Empidonax traillii adastus

Taxonomy 
Scientific Name:Empidonax traillii adastus
Common name:Great Basin Willow Flycatcher
Rank and Status   
Global Rank:G5T5 Native Status:Native
Subnational (State) Rank:S1S2B Endemic:No
US ESA Status:None Sand Dunes:No
NNHP Tracking Status:At-Risk List Wetland:Yes
Other Agency Status Status Last Updated Status Comments
Bureau of Land Management - Nevada Sensitive BLM Nevada Sensitive Species List dated 2017-10-01
US Forest Service - Region 5 (California) Sensitive USDA Forest Service, Pacific Southwest Region [R5], Sensitive Animal Species by Forest, updated 09/09/2013
US Forest Service - Lake Tahoe Basin Management Unit Sensitive USDA Forest Service, Pacific Southwest Region [R5], Sensitive Animal Species by Forest, updated 09/09/2013
Nevada Wildlife Action Plan - 2012 Species of Conservation Priority 2012 WAP lists full species
Nevada Wildlife Action Plan - 2005 Species of Conservation Priority
Nevada Partners in Flight Priority Bird Species
CCVI Score Presumed Stable Conf. VH.
Distribution (NV Counties)

Status: Predicted or probable

El Dorado
Summary Occurrence Data
Occurrence Count:2
Total Observed Area (hectares):Not Available
Maximum Known Elevation (m):Not available
Minimum Known Elevation (m):1902
Links
Empidonax traillii adastus data at NatureServe
Empidonax traillii adastus photos and data at Encyclopedia of Life
Character Abstract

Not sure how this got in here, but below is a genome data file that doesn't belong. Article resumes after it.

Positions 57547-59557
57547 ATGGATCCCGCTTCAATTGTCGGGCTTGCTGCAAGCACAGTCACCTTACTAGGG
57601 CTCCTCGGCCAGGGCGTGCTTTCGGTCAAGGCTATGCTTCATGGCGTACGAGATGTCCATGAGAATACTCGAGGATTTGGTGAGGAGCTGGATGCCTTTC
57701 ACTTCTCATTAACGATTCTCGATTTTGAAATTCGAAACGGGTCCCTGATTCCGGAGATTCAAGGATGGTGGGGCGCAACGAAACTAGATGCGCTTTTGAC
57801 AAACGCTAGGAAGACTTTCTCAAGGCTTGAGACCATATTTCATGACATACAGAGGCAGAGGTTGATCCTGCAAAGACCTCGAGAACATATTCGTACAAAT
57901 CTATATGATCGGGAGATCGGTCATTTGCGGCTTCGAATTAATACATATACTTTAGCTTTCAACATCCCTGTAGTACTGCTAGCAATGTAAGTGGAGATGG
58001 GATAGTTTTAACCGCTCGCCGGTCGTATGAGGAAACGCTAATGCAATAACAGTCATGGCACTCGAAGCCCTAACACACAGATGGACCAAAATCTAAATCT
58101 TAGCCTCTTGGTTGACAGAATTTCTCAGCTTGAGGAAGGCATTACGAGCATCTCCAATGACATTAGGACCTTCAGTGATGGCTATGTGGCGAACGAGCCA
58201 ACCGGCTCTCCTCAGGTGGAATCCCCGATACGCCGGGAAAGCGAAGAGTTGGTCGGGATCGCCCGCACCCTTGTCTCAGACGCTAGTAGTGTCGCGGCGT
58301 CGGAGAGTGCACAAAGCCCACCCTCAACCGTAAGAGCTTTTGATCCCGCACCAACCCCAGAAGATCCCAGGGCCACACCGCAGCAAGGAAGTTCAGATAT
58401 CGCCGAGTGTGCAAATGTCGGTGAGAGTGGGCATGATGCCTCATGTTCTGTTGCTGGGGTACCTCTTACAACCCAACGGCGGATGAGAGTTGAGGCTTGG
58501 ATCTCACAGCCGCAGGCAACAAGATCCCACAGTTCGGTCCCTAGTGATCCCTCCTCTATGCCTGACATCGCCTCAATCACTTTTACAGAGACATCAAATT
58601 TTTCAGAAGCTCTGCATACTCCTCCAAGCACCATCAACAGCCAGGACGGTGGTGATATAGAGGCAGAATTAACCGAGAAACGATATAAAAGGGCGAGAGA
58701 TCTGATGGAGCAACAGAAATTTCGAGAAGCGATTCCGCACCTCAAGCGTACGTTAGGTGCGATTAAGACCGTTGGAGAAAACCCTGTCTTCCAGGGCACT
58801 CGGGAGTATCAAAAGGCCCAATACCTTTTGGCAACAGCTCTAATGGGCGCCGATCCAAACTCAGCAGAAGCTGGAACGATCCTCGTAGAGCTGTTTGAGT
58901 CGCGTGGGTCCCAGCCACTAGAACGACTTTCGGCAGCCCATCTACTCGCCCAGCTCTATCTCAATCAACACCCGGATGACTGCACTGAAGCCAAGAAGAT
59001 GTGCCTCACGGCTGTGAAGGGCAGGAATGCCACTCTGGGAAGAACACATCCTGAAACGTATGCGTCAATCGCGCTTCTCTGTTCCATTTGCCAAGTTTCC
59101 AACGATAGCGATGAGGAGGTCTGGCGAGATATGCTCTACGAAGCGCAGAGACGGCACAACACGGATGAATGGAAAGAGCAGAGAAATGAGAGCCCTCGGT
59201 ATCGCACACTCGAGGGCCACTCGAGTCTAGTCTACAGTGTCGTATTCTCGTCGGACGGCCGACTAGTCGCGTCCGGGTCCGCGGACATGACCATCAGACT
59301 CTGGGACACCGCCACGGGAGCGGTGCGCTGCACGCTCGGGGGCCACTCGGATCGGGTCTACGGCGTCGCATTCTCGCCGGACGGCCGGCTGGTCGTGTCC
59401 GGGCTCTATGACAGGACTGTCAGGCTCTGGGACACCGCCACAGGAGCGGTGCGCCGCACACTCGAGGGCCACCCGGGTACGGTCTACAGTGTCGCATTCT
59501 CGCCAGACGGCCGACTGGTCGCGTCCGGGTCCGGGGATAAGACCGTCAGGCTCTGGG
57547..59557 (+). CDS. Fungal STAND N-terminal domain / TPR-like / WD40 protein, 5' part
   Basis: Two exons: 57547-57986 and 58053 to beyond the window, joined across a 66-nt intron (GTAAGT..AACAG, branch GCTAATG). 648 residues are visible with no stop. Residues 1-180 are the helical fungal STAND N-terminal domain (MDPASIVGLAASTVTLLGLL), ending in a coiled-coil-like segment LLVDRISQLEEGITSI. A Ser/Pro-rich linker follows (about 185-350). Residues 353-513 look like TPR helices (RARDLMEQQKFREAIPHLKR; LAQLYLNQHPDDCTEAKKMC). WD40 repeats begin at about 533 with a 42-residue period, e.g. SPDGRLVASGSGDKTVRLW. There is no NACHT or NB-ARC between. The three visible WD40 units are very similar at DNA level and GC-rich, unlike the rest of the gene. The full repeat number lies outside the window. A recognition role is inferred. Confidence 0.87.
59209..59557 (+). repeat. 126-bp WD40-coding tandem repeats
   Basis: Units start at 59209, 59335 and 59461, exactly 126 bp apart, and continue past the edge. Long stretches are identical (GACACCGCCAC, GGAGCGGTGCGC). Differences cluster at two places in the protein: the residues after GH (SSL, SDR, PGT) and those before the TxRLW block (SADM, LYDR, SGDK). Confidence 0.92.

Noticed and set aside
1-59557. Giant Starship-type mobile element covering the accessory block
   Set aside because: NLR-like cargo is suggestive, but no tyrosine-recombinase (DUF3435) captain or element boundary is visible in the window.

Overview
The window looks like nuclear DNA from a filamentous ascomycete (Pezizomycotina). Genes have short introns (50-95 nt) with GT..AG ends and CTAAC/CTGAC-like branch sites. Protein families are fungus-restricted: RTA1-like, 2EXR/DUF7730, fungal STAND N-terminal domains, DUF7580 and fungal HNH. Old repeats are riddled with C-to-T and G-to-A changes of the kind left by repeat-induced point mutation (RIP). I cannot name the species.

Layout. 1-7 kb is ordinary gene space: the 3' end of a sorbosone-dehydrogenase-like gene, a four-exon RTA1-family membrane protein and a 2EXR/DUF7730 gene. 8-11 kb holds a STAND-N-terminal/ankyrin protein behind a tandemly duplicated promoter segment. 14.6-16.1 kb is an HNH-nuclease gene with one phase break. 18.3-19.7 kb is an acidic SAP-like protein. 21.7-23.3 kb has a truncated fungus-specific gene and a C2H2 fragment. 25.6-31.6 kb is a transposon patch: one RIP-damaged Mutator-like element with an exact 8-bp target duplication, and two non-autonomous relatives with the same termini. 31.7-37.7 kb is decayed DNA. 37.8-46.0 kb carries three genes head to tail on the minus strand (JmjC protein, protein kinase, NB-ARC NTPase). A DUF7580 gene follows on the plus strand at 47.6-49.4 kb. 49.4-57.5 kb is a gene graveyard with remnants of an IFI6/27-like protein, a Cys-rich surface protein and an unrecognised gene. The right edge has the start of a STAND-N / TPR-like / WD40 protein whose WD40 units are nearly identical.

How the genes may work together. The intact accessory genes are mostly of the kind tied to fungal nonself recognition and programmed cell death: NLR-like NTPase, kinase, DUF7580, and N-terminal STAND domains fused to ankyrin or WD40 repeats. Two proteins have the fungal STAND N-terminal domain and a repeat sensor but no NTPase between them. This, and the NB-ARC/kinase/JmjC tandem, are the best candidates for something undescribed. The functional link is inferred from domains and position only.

Identification Comments:
Subspecies Comments:
Food Habits:Eats mainly insects caught in flight, sometimes gleans insects from foliage; occasionally eats berries. In breeding range, forages within and occasionally above dense riparian vegetation.
Phenology Comments:
Reproduction Comments:
Migration Mobility:
Habitat Comments:In central, eastern, and northern Nevada the species is found in both lowland and montane riparian habitats, and occasionally in other inundated areas such as aspen stands or wet meadows (GBBO 2010). Uses the lower Colorado River corridor during migration (USFWS 2002c). Willows are the traditionally preferred vegetation (Sogge et al. 2010), but other shrub species are also used. Nests in fork or on horizontal limb of small tree, shrub, or vine, at height of 0.6-6.4 m (mean usually about 2-3 m) (Harris 1991), with dense vegetation above and around the nest.
Ecology comments:
Version Date:
Images:

Not Available